In turn, the dancer was also required to be able to speak the poems, though Miss Mawer did agree that no-one had to be equally proficient at both elements.
Further, with particular reference to the Nature Rhythms there was also a requirement to understand how a beautiful speaking voice was close to those natural voices such as the wind; trees; running water, the sound of birds’ wings; and the sound of all the “elemental orchestras”.(p.87)
It is clear that the speaker will use their knowledge of Greek Dance to inform their vocal performance, indeed Miss Mawer makes a point of clarifying that she has not made any attempt to explain ‘how’ a person should move. Instead, her role is “merely to indicate the connection between the word rhythms and the corresponding movements”.(p.87).
So, in Miss Mawer’s view, the best performances will be when both the speaker and the dancer or dancers have excelled in all the aspects of both Greek Dance and of voice work.
It is necessary for the dancer to understand how the voice works, and it is equally necessary for the speaker to have a deep understanding of the movement and ethos of Classical Greek Dance.
Nature Rhythms are not the easiest examples of movement rhythms, and the student is encouraged to master moving to the simple rhythms of words before undertaking the Nature Rhythms.
The Tree in the Wind is the first of the Nature Rhythms shown in The Dance of Words. Miss Mawer writes “The tree is almost still at first, but the movement increases until the words “storm” and “thunders”, when the whole tree seems shaken, and in the next lines, tossed by the wind. One arm drops, as if a branch were broken and, as the force of the wind in the voice dies away, the tree is left rocking rhythmically.”(p.90)
My reason for including this poem here on the Facebook page is rather interesting. I don’t recall having worked on this poem with my teacher, Mrs Durling, during my mime classes. However, my attention was drawn to it in a startling manner – I discovered that a school in America had been using it in their curriculum in 2009! I was stunned.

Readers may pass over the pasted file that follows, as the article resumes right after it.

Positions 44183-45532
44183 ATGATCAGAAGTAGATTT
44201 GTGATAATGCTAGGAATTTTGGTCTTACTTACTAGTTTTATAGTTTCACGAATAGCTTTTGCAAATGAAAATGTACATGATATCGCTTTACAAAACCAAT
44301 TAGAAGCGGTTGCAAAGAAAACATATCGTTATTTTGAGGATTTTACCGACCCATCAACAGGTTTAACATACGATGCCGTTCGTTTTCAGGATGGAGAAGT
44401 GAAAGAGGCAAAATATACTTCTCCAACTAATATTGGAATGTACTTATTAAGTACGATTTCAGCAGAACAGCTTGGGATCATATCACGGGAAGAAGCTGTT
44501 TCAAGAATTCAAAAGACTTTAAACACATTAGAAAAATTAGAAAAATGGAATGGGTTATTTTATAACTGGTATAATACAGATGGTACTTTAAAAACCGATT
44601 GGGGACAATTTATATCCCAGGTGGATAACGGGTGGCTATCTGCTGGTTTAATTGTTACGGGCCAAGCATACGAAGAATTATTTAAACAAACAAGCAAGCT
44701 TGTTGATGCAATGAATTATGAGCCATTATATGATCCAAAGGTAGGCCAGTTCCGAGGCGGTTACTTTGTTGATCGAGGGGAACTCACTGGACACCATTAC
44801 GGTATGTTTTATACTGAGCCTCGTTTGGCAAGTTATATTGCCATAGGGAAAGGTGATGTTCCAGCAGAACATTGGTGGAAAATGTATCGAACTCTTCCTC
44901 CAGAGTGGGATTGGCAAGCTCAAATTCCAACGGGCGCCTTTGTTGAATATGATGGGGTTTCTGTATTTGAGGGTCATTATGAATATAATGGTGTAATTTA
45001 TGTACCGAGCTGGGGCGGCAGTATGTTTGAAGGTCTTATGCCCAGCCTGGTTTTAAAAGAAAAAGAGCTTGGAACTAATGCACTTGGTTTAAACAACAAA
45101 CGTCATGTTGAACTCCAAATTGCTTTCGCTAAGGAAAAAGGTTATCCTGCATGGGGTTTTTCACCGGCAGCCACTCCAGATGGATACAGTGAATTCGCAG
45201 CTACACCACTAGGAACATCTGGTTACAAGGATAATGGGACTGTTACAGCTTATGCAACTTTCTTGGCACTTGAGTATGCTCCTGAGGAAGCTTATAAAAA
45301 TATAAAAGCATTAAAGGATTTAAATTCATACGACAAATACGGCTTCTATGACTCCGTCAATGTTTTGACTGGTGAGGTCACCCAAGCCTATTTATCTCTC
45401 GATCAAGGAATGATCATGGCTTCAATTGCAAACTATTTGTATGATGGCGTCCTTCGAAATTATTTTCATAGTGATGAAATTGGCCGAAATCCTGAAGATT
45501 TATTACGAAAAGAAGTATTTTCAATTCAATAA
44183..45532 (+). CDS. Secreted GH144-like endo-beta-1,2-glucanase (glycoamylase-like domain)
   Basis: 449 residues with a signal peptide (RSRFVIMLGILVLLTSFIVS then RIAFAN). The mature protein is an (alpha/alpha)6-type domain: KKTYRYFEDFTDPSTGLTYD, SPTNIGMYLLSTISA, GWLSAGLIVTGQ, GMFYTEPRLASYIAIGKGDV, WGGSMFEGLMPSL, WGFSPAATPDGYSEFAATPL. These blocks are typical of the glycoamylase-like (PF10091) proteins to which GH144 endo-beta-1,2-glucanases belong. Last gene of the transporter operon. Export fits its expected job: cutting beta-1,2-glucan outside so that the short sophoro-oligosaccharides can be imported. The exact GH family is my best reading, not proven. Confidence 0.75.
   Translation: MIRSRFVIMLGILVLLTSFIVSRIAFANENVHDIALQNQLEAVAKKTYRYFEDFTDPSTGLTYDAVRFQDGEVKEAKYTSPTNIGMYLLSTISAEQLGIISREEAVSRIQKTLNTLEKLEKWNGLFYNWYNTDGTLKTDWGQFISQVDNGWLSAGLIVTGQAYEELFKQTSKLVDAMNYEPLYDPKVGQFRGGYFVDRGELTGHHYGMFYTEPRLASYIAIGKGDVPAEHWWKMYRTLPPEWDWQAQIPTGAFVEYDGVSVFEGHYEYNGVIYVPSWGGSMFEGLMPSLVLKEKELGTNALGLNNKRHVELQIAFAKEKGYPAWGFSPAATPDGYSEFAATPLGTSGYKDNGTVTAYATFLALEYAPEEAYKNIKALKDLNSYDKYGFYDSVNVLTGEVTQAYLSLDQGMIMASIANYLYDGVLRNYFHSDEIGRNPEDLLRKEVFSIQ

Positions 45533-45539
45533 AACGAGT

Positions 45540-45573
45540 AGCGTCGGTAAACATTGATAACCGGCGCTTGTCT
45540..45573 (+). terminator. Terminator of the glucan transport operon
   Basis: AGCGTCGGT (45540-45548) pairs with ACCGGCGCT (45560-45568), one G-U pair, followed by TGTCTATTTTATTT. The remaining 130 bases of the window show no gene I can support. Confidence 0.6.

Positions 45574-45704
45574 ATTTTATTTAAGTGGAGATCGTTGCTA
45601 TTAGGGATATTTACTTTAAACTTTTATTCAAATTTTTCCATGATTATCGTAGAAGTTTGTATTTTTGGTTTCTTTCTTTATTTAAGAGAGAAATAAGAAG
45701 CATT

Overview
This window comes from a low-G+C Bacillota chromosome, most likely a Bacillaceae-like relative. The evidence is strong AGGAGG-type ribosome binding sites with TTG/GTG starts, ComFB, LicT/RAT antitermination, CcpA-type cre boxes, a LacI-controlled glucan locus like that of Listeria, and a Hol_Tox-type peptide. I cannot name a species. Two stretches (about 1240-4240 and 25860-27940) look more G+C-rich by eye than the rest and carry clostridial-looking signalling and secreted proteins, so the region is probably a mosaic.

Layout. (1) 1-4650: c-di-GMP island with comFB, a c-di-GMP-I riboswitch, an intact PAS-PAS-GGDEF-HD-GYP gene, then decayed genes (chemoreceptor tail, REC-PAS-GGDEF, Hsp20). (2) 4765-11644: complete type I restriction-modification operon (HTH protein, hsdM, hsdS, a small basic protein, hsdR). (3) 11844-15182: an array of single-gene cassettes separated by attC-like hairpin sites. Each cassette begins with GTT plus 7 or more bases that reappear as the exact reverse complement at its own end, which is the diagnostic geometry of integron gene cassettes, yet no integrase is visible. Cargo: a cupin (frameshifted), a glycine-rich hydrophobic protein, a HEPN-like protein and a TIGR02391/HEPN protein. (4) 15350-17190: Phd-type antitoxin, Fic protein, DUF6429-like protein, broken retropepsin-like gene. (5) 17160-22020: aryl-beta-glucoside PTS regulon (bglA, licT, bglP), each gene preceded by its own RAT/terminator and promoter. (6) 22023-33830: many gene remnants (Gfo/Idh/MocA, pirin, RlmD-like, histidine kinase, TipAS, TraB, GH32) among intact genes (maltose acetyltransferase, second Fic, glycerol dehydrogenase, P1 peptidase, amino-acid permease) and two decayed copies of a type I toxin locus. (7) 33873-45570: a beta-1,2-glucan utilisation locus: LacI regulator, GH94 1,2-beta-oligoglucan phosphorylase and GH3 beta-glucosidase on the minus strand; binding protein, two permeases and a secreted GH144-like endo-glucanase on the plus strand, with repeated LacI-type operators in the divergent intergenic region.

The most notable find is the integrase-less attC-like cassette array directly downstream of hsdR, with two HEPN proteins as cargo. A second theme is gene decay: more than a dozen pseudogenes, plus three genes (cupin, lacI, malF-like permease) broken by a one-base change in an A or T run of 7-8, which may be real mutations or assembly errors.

My first assumption was that the poem was just by someone with the same name, Irene Mawer, however, when Ann Cornford gave me a copy of The Dance of Words I discovered it was indeed the same poem and the same author.
It is unclear whether the poem was used for middle school or for elementary school, as I have had two different sources of information.
If Elementary level, then the children would have been at the upper end of the 5-11 year age range, if it were Middle School (what used to called Junior High), the children would have been aged 13-14 years old (Grade .
Pupils were given homework sheets as part of their Spring Break package in 2009. By correctly completing this work during their holiday time, the pupils could gain extra credits towards their final mark. By answering multiple choice questions the intention was for the pupils to be tested on their reading for understanding and the ability to interpret, etc.
These are the questions and multiple choice answers:
1. Which feeling does the tree in the poem express?
2. To whom does the tree “speak”?
The wind/the earth/the leaves/the thunder